Document Detail


Imposed work of breathing during ventilator failure.
MedLine Citation:
PMID:  12036436     Owner:  NLM     Status:  MEDLINE    
Abstract/OtherAbstract:
INTRODUCTION: Ventilators possess an anti-asphyxia valve that allows spontaneous breathing of ambient air during ventilator failure. This study examined the imposed work of breathing and pressure-time product of 8 critical care and 9 portable ventilators, using a laboratory simulation of spontaneous breathing during ventilator failure. METHODS: A test lung was modified to simulate spontaneous breathing with a tidal volume of 0.5 L and peak inspiratory flow of 60 L/min. A pneumotachograph and pressure tap were placed at the proximal airway between the breathing circuit and endotracheal tube. Flow was derived from the pressure drop across the pneumotachograph. Signals were amplified, integrated, and saved to a spreadsheet program, and imposed work of breathing and pressure-time product were calculated. Also measured were the inspiratory pressure required to open the anti-asphyxia valve (cracking pressure), time to cracking pressure, maximum negative inspiratory pressure, and time to maximum negative inspiratory pressure. RESULTS: For the critical care ventilators the mean +/- SD imposed work of breathing ranged from 213.07 +/- 3.53 to 890.63 +/- 0.88 mJ/L and the pressure-time product ranged from 2.67 +/- 0.01 to 13.37 +/- 0.01 cm H(2)O x s/L. For the portable ventilators the mean +/- SD imposed work of breathing ranged from 361.37 +/- 1.22 to 969.60 +/- 22.70 mJ/L and the pressure-time product ranged from 4.52 +/- 0.01 to 16.70 +/- 0.37 cm H(2)O x s/L. CONCLUSIONS: Spontaneous breathing during ventilator failure may impose work approximating the physiologic work of breathing. This imposed work may prevent effective breathing through the anti-asphyxia valve during mechanical ventilator failure due to electrical failure. These results reinforce the need to properly monitor mechanically ventilated patients and to have in place sufficient back-up power supplies and a method of manual ventilation.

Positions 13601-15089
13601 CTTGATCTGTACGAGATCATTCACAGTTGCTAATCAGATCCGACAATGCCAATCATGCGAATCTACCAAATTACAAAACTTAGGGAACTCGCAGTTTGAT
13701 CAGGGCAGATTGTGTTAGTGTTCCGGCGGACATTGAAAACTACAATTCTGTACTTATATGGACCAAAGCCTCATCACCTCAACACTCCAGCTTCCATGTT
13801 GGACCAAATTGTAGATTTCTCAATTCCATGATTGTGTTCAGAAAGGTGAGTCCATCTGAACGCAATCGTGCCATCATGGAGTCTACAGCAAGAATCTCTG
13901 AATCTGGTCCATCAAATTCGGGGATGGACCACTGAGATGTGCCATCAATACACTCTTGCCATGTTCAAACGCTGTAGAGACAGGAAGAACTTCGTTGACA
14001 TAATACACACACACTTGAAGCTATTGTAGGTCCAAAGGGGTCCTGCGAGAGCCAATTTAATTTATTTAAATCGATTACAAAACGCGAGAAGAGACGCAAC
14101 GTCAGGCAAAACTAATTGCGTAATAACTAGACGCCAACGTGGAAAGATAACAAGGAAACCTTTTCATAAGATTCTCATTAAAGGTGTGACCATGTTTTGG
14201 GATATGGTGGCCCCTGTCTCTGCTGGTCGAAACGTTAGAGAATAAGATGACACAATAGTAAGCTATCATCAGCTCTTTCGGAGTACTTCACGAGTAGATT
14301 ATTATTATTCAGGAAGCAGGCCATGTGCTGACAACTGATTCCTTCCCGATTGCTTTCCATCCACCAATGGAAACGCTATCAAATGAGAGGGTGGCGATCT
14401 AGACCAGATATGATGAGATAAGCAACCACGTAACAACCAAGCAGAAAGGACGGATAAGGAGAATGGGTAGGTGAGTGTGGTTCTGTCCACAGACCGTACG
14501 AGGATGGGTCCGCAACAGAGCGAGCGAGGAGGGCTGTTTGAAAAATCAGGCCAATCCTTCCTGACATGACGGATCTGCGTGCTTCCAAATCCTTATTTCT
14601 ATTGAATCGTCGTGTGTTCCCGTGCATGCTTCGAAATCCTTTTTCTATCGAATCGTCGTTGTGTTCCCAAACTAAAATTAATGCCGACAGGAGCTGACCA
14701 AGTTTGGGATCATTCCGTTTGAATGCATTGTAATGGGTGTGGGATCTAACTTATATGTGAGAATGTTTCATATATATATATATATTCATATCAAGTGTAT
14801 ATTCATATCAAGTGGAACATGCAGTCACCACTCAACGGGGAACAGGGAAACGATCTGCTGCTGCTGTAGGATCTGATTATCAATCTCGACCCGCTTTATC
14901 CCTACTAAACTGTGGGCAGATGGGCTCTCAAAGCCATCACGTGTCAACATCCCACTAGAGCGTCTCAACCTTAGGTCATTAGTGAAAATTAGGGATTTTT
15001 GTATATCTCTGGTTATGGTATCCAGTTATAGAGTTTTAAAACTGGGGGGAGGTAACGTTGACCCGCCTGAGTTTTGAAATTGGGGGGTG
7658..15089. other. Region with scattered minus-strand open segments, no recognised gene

Authors:
Paul N Austin; Robert S Campbell; Jay A Johannigman; Richard D Branson
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Publication Detail:
Type:  Journal Article    
Journal Detail:
Title:  Respiratory care     Volume:  47     ISSN:  0020-1324     ISO Abbreviation:  Respir Care     Publication Date:  2002 Jun 
Date Detail:
Created Date:  2002-05-30     Completed Date:  2002-08-02     Revised Date:  2004-11-17    
Medline Journal Info:
Nlm Unique ID:  7510357     Medline TA:  Respir Care     Country:  United States    
Other Details:
Languages:  eng     Pagination:  667-74     Citation Subset:  IM    
Affiliation:
Department of Nurse Anesthesia, Graduate School of Nursing, Uniformed Services University of the Health Sciences, Silver Spring, Maryland 20910, USA. paustin@usuhs.mil
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MeSH Terms
Descriptor/Qualifier:
Equipment Design
Equipment Failure
Humans
Materials Testing
Models, Biological
Respiration, Artificial* / adverse effects,  instrumentation
Ventilators, Mechanical* / adverse effects
Work of Breathing*

From MEDLINE®/PubMed®, a database of the U.S. National Library of Medicine


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